---Pepé Le Pew
—Johnson v. United States, 333 U.S. 10, 13-14 (1948)
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Category Archives: Seizure
There was probable cause for defendant’s arrest away from the place of execution of the search warrant (Summers and Bailey). United States v. Pelayo, 2021 U.S. Dist. LEXIS 126671 (W.D. Wash. July 7, 2021). When defendant opened his door, the … Continue reading
Defendant was a suspect in a diamond theft. Police obtained a search warrant for his cell phone location records and that placed him near the burglary at the time it happened, and there was probable cause for it. The search … Continue reading
CA7: When false arrest is the claim, ptf’s bond conditions are not separate seizures for SoL purposes
Plaintiff’s false evidence claim arises from the arrest or release from detention, and here it is time barred. His release on detention was not a separate Fourth Amendment seizure. Smith v. City of Chi., 2021 U.S. App. LEXIS 19136 (7th … Continue reading
“Inasmuch as Mr. Mitchem was unaware that his car was blocked given his somnambulant state, the mere blocking of his vehicle is of no Fourth Amendment consequence.” United States v. Mitchem, 2021 U.S. Dist. LEXIS 118388 (S.D. W.Va. June 25, … Continue reading
Officers obtained a search warrant for defendant possessing child pornography based on his interest in unclothed children and taking pictures. The district court suppressed, but the good faith exception applies to save the search. The government appealed on both probable … Continue reading
Kik’s duty to report child pornography on its platform under 18 U.S.C. § 2258A doesn’t make its search still not a private search. United States v. Hart, 2021 U.S. Dist. LEXIS 111166 (M.D. Pa. June 14, 2021). The trial court … Continue reading
Allegation of a sexual assault by a school official states a Fourth Amendment claim. Hermann v. Kirkwood R-7 Sch. Dist., 2021 U.S. Dist. LEXIS 102574 (E.D. Mo. June 1, 2021). Officers with a search warrant for electronic devices could look … Continue reading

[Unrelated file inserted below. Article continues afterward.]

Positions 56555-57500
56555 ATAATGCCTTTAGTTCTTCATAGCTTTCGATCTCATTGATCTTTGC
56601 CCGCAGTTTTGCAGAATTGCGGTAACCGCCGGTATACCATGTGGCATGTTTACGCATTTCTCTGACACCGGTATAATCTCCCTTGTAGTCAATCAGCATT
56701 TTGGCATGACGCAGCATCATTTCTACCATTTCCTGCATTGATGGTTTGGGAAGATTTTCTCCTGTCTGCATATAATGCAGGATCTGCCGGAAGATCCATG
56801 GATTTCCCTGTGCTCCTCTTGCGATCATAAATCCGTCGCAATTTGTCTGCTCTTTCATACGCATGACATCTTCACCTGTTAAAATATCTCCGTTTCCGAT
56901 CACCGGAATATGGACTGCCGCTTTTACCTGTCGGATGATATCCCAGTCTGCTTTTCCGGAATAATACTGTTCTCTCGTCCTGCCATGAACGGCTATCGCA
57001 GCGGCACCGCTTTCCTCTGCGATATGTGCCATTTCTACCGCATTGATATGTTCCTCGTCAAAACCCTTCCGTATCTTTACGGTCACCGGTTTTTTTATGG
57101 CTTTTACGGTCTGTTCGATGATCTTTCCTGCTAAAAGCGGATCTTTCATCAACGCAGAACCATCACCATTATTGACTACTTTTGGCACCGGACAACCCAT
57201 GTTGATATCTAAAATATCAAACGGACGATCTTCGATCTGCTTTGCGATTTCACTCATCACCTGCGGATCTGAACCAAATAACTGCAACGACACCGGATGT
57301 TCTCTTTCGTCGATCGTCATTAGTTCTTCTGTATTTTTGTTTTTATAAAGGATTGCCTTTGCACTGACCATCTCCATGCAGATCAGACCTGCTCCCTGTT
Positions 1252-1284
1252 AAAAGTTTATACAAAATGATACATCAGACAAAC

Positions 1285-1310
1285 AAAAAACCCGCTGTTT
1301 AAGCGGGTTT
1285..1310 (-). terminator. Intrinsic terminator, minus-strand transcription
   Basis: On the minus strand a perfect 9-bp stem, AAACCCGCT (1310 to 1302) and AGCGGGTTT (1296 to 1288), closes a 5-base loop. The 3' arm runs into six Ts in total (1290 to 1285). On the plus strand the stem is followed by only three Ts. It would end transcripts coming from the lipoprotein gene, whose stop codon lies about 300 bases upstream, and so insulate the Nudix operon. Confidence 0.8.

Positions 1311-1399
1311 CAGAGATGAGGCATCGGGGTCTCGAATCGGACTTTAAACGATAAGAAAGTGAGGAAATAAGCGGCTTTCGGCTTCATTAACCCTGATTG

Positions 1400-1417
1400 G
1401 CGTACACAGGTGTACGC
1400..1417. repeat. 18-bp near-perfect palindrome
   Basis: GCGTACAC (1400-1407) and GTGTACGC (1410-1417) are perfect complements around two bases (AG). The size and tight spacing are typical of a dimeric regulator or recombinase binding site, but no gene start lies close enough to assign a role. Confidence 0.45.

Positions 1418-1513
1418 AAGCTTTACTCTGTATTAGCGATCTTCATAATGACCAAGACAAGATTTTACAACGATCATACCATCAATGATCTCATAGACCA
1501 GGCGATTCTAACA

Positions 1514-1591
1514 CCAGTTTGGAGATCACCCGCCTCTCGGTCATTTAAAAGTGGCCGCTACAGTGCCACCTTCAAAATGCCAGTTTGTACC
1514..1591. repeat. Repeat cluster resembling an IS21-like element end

Defendant wasn’t seized just by the officer pointing a gun at him; it was when he raised his hands and submitted. “Here, because the officers were responding to a call about an individual with a firearm and Officer Davis reasonably … Continue reading
S.D.Ind.: Parole-probation searches are governed by 4A reasonableness but shaped by state law limiting them
The probation or parole search law and reasonableness is a Fourth Amendment question but it’s shaped by state law on how those searches are permitted as a condition of release. This one was reasonable. United States v. Beechler, 2021 U.S. … Continue reading
Officer’s certain knowledge of a syringe in defendant’s pocket defendant lied about after a consensual patdown for weapons justified a search incident. The officer sought a patdown because of his nervousness. State v. Budka, 2021 Ida. App. LEXIS 20 (May … Continue reading
Officers pointing their sidearms at a group of men wasn’t necessarily a seizure. At any rate, it was with reasonable suspicion. “Despite Williams’ argument to the contrary …, the officers’ display of their guns, without any physical contact, did not … Continue reading
Once a building is legally condemned, a separate search warrant isn’t required to tear it down. It is then a reasonable seizure. Keene Grp., Inc. v. City of Cincinnati, 2021 U.S. App. LEXIS 15074 (6th Cir. May 20, 2021):
“The Geo-Location Warrant was supported by probable cause because the affidavit established ‘a connection between the defendant and the location to be searched; a link between the location and criminal activity; and the informant’s veracity and basis of knowledge.’” There … Continue reading
WY: Where the stop exceeds its purpose and becomes unreasonable, the fact it’s de minimus doesn’t make it reasonable
Where the stop exceeded reasonableness, the district court’s finding it was de minimus was error. It was less than the time for the dog sniff, but the dog had time to arrive. Mahaffy v. State, 2021 Wyo. LEXIS 71 (May … Continue reading
Where firearms were lawfully seized, there isn’t a separate Fourth Amendment claim for failure to promptly return them. Bello v. Rockland Cty., 2021 U.S. App. LEXIS 13281 (2d Cir. May 5, 2021). Probable cause is required for administrative subpoenas under … Continue reading
CA7: Pre-Carpenter real time CSLI tracking def on streets to locate him before he committed another robbery was not unreasonable
The fact officers had probable cause to arrest is considered in determining good faith. In addition, “To conclude, we hold that Detective Ghiringhelli did not conduct a Fourth Amendment ‘search’ by requesting the real-time CSLI of a suspect for multiple … Continue reading
“The issue in this case is whether a driver is “seized” within the meaning of the Fourth Amendment when he is tailed by a marked police cruiser down empty streets at 3 a.m., followed into an empty parking lot, and … Continue reading